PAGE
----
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Attacks/Breaches

Financial Phishing Grows in Volume and Sophistication in First Half of 2019

Criminals are using the tools intended to protect consumers to attack them through techniques that are becoming more successful with each passing month.

Phishing — especially phishing involving websites claiming to be from financial institutions — is growing, and criminals are getting better at their craft. A new report shows how attackers are using messages that closely mimic legitimate bank promotions to entice users to open email messages and click on links, then using those clicks and opens as the first step in campaigns that steal credentials, embezzle funds, and plant ransomware or other malware across systems.

The report, "The State of Financial Phishing" for the first half of 2019, demonstrates that one of the principal tools in fighting online fraud — the green "lock" icon that shows the website is protected by encryption — has now been co-opted by criminals to create a false sense of security in their malicious Web traps.

Criminals have found that the same free certificate authorities (CAs) making it easy for legitimate small businesses to protect their websites enhance the look and feel of bogus, criminal sites. Bob Maley, chief security officer at report sponsor Normshield, says that free CAs like LetsEncrypt have helped small organizations but with significant unintended consequences: "The shift to using domains with certificates changes the game," he says.

According to the report, the first six months of the year saw a 14% increase in domains potentially used in phishing campaigns and double the number of phishing domains that were certified by registrars. That works out to more than 1,900 potential phishing domains that were registered in the first half of 2019.

Maley says the rate of phishing domain registration is increasing, and he expects more than 3,500 new criminal domains will be registered by the end of the year. Many of those, he says, won't be used quickly; attackers will let them "age" so that protection algorithms designed to protect users from "quick hit" campaigns won't be triggered.

Those criminal domains are using techniques like TLS or SSL certificates to look more legitimate. The researchers say the 8.5% of phishing domains that used a valid encryption certificate in 2018 will increase to 15% of sites with a legitimate green lock icon in 2019.

"My take on this is that cybersecurity professionals really need to understand that there's a strategic process being followed by both sides," Maley says. "OODA — observe, orient, decide, and act — is a war-fighting concept that everyone uses. Some just do it quicker."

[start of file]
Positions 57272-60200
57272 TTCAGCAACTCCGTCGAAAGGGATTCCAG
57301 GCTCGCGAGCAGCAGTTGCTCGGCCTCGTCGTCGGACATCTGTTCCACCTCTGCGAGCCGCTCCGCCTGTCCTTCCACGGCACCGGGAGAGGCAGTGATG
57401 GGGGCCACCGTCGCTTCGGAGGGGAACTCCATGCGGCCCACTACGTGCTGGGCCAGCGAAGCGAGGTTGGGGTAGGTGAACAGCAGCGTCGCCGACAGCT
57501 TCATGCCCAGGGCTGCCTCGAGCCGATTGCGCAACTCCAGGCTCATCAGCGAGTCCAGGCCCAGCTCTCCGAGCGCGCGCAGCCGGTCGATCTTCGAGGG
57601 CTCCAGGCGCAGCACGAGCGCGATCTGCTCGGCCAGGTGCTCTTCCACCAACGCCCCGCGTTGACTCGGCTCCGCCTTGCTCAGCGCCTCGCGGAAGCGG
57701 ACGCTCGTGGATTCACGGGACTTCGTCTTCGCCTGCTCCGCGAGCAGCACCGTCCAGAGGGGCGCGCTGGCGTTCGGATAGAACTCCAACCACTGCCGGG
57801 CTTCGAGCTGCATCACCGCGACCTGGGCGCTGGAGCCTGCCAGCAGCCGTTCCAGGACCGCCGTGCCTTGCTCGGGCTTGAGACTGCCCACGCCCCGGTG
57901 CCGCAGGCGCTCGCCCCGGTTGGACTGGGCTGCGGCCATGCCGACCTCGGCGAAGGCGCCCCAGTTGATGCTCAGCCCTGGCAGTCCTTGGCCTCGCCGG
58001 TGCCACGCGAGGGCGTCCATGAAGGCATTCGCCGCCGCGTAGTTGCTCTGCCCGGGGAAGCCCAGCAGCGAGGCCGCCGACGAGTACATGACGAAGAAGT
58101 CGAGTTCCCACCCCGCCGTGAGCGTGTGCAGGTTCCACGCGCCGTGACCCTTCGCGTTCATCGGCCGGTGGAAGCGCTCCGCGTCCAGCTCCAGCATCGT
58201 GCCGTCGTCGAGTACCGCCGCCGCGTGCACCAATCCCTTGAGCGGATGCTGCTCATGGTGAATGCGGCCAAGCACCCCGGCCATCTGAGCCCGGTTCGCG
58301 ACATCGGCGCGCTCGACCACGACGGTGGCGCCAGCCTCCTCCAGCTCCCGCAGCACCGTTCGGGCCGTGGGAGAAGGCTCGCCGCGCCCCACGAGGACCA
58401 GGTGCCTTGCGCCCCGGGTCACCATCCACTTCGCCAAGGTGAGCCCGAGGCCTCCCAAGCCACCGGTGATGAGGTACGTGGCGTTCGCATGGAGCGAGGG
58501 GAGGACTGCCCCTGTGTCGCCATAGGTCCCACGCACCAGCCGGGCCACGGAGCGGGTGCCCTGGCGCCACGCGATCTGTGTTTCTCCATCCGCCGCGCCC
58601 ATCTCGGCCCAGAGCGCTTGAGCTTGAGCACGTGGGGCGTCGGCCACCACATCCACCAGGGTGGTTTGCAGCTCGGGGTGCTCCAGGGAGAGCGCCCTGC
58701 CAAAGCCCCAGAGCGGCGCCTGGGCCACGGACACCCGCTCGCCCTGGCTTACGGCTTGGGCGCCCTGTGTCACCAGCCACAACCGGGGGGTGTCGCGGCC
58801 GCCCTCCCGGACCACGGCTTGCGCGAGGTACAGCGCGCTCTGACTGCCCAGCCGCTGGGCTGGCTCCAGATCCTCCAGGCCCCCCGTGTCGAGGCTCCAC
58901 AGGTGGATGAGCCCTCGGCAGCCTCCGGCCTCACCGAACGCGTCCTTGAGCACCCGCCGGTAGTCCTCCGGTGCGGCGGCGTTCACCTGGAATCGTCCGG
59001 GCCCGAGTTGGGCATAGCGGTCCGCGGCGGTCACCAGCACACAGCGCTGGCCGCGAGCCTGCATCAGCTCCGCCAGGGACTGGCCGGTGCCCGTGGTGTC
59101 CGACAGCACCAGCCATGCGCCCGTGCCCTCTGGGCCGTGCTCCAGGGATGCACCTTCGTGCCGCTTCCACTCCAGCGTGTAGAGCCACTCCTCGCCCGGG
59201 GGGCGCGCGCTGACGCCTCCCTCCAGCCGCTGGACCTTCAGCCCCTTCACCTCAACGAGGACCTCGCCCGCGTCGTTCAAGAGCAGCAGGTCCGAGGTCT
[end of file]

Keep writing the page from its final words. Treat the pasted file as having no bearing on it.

The great danger is that criminals are going through the OODA loop faster than the defenders, Maley says. And he points out that security professionals could take concrete steps to get ahead of their adversaries.

He recommends searching for URLs likely to be used in legitimate business transactions and being vigilant about several critical points. First, avoid clicking on two- or three-letter domain names because they're so easily spoofed. The same, he says, is true of highly generic site names. Block these in internal Web filter software and, Maley argues, make life a little easier for your peers.

"Identify phishing domains that are applied to your company and take those down" with DMCA and other legal takedown demands, he says.

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Curtis Franklin Jr. is Senior Editor at Dark Reading. In this role he focuses on product and technology coverage for the publication. In addition he works on audio and video programming for Dark Reading and contributes to activities at Interop ITX, Black Hat, INsecurity, and ... View Full Bio
 

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greg.jensen
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greg.jensen,
User Rank: Author
11/22/2019 | 12:50:34 PM
Phishing and the business risk
This once "consumer oriented" attack vector has rapidly matured to target the business-critical services DIRECTLY using targeted attacks, phishing campaigns and forged web sites.   Case in point is the business manager who gets an email from his cloud ERP provider saying "Verify your time zone" and it comes in the form of an email template that looks to be his vendor's.  Clicking the URL takes them to a forged ERP cloud service page with a log-in.  Entering the userID and password does two things.  One it captures the credentials for the attacker, and second, the attacker automaticly passes thru the user to the legitimate cloud ERP site.  User has no awareness what happened.  The attacker goes into ERP and makes an account change for payment of suppliers to auto deposite into the attackers account vs various supplier accounts.  This could take up to 90 days to identify the problem!  So phishing has become a mainstream problem today that organizations must take serious to protect business-critical data.  @GregJensen10
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